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Emily N. Lincoln

Chemist

Address: 
5775 US West Highway 10
Missoula, MT 59808
Phone: 
406-829-6963
Contact Emily N. Lincoln

Featured Publications

Publications

Scharko, N. K.; Oeck, A. M.; Myers, T. L.; Tonkyn, R. G.; Banach, C. A.; Baker, S. P.; Lincoln, Emily N.; Chong, Joey; Corcoran, Bonni M.; Burke, Gloria M.; Ottmar, Roger D.; Restaino, Joseph C.; Weise, David R.; Johnson, T. J., 2019. Gas-phase pyrolysis products emitted by prescribed fires in pine forests with a shrub understory in the southeastern United States
Scharko, Nicole K.; Oeck, Ashley M.; Tonkyn, Russell G.; Baker, Stephen P.; Lincoln, Emily N.; Chong, Joey; Corcoran, Bonni M.; Burke, Gloria M.; Weise, David R.; Myers, Tanya L.; Banach, Catherine A.; Griffith, David W. T.; Johnson, Timothy J., 2019. Identification of gas-phase pyrolysis products in a prescribed fire: first detections using infrared spectroscopy for naphthalene, methyl nitrite, allene, acrolein and acetaldehyde
Hao, Wei Min M.; Baker, Stephen; Lincoln, Emily N.; Hudson, Scott; Lee, Sang Don; Lemieux, Paul, 2018. Cesium emissions from laboratory fires
Weise, David R.; Johnson, Timothy J.; Hao, Wei Min M.; Princevac, Marko; Scharko, Nicole; Oeck, Ashley; Myers, Tanya L.; Baker, Stephen P.; Lincoln, Emily N.; Aminfar, AmirHessam, 2018. Measurement of pyrolysis products from mixed fuel beds during fires in a wind tunnel
Springsteen, Bruce; Christofk, Thomas; York, Robert A.; Mason, Tad; Baker, Stephen; Lincoln, Emily N.; Hartsough, Bruce; Yoshioka, Takuyuki, 2015. Forest biomass diversion in the Sierra Nevada: Energy, economics and emissions
Johnson, T.J.; Yokelson, R.J.; Akagi, S.K.; Burling, I.R.; Weise, D.R.; Urbanski, Shawn P.; Stockwell, C.E.; Reardon, Jim J.; Lincoln, Emily N.; Profeta, L.T.M.; Mendoza, A.; Schneider, M.D.W.; Sams, R.L.; Williams, S.D.; Wold, Cyle E.; Griffith, D.W.T.; Cameron, M.; Gilman, J.B.; Warneke, C.; Roberts, J.M.; Veres, P.; Kuster, W.C.; de Gouw, J, 2014. Final Report for SERDP Project RC-1649: Advanced Chemical Measurements of Smoke from DoD-prescribed Burns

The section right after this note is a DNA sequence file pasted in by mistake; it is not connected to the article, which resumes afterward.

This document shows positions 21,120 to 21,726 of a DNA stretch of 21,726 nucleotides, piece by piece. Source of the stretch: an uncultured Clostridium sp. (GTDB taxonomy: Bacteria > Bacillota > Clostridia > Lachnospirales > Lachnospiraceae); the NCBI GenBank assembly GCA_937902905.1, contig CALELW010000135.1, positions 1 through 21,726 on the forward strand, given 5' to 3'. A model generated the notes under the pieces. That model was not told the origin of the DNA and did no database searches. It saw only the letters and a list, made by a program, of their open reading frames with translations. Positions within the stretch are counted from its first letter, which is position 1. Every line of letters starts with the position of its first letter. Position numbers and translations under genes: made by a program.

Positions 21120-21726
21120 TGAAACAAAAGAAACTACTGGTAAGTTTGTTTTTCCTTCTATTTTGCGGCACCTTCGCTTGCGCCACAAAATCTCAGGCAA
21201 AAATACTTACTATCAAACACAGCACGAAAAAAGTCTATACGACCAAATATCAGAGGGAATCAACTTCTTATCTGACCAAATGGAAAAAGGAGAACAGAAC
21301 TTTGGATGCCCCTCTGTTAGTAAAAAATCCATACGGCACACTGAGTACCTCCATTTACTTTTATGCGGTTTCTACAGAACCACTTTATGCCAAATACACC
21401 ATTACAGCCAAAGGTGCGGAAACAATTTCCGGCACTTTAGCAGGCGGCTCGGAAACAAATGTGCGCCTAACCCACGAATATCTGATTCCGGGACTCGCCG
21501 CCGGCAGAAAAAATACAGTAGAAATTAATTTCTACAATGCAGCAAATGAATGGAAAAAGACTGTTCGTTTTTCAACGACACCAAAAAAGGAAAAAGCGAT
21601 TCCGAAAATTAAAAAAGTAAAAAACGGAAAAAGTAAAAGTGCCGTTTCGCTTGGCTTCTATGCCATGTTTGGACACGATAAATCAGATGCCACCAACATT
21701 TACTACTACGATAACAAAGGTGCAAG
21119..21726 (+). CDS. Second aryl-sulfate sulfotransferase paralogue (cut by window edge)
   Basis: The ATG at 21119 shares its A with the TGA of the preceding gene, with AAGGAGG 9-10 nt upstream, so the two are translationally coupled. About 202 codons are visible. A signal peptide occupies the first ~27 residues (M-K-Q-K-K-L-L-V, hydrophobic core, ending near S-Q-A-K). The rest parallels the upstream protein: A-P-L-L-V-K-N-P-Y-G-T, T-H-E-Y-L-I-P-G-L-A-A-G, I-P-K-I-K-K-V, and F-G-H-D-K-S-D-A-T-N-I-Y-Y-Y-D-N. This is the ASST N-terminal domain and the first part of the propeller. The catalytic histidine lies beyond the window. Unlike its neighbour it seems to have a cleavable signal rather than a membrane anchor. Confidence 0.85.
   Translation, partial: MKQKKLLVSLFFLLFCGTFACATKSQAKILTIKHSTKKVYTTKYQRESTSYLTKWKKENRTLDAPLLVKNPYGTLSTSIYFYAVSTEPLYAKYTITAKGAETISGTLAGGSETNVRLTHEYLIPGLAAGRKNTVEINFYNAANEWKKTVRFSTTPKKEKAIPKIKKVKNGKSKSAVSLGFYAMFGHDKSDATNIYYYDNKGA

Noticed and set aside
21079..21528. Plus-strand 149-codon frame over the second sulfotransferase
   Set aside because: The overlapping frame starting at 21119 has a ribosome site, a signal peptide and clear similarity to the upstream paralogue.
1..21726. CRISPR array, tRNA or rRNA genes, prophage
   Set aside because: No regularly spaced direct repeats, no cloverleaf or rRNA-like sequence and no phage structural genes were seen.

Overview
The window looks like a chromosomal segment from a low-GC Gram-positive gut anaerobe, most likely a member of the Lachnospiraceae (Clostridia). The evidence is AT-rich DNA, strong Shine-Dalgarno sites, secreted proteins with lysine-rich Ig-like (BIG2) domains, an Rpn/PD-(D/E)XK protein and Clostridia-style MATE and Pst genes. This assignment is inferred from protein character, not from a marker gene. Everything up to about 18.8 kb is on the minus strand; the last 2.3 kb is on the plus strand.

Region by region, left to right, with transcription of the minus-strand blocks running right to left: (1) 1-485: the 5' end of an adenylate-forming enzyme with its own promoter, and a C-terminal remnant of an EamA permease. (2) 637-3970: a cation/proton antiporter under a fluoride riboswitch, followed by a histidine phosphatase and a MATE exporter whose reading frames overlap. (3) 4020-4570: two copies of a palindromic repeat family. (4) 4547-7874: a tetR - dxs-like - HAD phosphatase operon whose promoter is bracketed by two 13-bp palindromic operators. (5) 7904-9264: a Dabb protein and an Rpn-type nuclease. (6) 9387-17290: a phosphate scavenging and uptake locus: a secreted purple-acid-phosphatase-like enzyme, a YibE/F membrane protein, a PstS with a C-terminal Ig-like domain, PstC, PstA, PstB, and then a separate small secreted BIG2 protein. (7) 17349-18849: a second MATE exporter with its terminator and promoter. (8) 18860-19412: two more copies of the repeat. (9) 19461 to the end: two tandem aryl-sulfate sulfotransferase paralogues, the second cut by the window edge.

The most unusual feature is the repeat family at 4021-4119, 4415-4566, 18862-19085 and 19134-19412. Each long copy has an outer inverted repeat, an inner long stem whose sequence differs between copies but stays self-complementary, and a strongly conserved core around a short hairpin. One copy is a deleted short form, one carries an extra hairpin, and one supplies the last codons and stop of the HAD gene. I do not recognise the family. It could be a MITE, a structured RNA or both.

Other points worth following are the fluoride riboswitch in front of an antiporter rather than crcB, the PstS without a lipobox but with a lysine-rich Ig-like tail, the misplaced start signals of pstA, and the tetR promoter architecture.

In a collaboration with the US Environmental Protection Agency (EPA), the Wildland Fire Sensor Challenge was conducted to solicit and evaluate next-generation air measurement technology in pursuit of an easy to deploy, reliable, and accurate on-demand smoke monitoring network. During the initial phase of the challenge, three prototype systems were identified for further development and testing. Second generation sensors will be evaluated by the USFS/EPA research team in spring 2019.
This project seeks to address two key scientific questions: (1) Are emission factors for CO2, CO, CH4, NOX, PM2.5, and BC significantly dependent on either fuel moisture or fuel bed structure? and (2) Can fuel moisture and fuel bed structure serve as independent variables for empirical models that reliably predict these emission factors?
Wildland fires emit a substantial amount of atmospheric pollutants including carbon dioxide (CO2), carbon monoxide (CO), methane (CH4), non-methane organic compounds (NMOC), nitrogen oxides (NOX), fine particulate matter (PM2.5), and black carbon (BC). These emissions have major impacts on regional air quality and global climate. In addition to being primary pollutants, the photochemical processing of NOX and NMOC leads to the formation of ozone (O3) and secondary PM2.5.
Background
Experiments to Improve Agricultural Smoke Decision Support Tools

RMRS Science Program Areas: 
Fire, Fuel and Smoke